I agree with pretty much everything Fabian Pascal has to say about relational databases. The RDB *is* the place where data should live, and ideally it should be the place for business logic too - because business logic is about data.
However, there are a few problems with this - mainly because of a lack in implementation, not in the theory of the relational database:
- No existing DBMS (Database Management System) - the actual implementation of the relational database theory - can support thousands of concurrent users, let alone millions.
- It is hard to do user management / authentication in the same database as your business data - in fact, it might be a good idea to have separate databases for users (think Active Directory) and the actual data you care about.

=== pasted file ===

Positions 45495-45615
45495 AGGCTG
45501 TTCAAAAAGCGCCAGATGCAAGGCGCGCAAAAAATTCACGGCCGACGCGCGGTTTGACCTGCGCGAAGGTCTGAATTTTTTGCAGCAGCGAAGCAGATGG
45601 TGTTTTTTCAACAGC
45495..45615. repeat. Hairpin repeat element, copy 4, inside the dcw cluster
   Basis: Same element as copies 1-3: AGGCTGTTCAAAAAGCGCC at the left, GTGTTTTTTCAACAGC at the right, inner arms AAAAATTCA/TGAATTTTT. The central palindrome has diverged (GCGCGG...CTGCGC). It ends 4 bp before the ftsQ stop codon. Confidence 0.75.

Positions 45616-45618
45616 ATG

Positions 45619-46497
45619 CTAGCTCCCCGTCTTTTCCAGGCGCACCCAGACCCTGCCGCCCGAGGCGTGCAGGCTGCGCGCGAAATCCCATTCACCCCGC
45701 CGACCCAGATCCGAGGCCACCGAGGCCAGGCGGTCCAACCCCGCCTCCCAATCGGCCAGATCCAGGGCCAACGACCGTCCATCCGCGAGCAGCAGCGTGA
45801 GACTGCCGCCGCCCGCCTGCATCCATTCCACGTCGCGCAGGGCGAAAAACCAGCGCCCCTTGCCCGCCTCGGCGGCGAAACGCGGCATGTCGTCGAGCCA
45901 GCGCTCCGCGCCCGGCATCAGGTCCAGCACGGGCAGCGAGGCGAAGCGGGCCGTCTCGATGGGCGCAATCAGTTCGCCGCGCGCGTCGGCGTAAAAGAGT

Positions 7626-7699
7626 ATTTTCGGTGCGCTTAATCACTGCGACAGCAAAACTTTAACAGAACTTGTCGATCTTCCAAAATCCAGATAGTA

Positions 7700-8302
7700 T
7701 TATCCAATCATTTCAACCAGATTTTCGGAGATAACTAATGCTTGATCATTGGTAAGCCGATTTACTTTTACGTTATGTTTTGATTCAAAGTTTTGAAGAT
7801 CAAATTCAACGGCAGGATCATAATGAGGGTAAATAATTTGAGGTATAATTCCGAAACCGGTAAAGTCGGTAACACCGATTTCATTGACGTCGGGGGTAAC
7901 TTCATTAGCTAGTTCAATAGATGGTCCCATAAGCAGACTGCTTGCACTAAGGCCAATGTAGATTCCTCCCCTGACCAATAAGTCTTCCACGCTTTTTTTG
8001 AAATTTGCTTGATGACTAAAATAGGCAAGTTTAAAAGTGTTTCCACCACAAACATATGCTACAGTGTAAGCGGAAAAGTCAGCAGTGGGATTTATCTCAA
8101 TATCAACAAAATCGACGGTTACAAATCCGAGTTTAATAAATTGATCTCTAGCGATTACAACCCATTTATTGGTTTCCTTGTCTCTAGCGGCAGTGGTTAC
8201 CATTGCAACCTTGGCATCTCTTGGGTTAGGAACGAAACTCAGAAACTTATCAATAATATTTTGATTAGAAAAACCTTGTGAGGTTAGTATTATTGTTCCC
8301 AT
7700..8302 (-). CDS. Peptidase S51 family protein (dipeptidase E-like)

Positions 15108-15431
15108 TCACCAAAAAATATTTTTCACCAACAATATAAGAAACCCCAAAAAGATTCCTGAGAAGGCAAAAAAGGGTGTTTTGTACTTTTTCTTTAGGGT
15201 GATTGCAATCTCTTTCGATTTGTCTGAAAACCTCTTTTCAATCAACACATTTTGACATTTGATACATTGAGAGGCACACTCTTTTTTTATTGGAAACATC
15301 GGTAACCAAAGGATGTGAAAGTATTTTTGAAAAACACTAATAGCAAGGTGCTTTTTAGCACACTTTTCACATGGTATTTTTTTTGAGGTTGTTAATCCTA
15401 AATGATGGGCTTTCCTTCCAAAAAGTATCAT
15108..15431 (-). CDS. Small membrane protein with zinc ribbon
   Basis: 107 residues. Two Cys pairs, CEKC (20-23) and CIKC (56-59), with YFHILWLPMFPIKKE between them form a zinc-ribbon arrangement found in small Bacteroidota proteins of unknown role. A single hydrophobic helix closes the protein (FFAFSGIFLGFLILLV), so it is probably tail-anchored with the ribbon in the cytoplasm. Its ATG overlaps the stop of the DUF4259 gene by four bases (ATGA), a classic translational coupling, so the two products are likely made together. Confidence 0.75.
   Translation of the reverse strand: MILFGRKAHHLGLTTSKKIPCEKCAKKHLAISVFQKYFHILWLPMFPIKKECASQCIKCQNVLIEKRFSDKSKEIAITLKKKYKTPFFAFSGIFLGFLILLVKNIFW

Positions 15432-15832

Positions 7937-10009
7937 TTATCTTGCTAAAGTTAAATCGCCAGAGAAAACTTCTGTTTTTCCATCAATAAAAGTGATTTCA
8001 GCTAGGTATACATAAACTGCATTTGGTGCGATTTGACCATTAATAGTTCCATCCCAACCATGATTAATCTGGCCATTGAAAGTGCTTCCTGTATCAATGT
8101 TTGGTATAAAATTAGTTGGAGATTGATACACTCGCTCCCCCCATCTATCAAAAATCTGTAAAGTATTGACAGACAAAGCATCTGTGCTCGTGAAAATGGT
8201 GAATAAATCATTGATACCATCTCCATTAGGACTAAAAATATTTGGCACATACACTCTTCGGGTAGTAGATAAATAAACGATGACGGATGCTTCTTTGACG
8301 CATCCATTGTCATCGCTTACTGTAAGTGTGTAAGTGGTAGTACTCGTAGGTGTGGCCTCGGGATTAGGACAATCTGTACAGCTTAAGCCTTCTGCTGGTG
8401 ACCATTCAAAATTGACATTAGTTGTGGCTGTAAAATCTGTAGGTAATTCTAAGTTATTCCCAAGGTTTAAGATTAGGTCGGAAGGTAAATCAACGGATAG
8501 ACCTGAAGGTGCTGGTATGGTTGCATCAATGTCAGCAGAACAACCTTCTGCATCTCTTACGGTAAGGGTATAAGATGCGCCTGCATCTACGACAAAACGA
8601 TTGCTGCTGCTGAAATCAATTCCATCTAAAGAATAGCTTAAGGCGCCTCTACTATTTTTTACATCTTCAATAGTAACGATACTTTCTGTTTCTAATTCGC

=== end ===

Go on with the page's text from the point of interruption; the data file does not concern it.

- The SQL language sucks for general purpose programming. It is difficult to write complex business rules in, and even more difficult to port to another vendor.
For these reasons, one should write an application whose main purpose is to "guard" the (main) database and enforce the business rules; think of it as "extending" the DBMS.  All other applications should go through this "gatekeeper" application.
I guess this is some sort of "pattern" - an architecture that can be used to solve a number of problems.
 Note: some DBMSes allow you to write "plugins" or "user functions" in a different language. The problem is, these are also not easily portable, so I would recommend against it.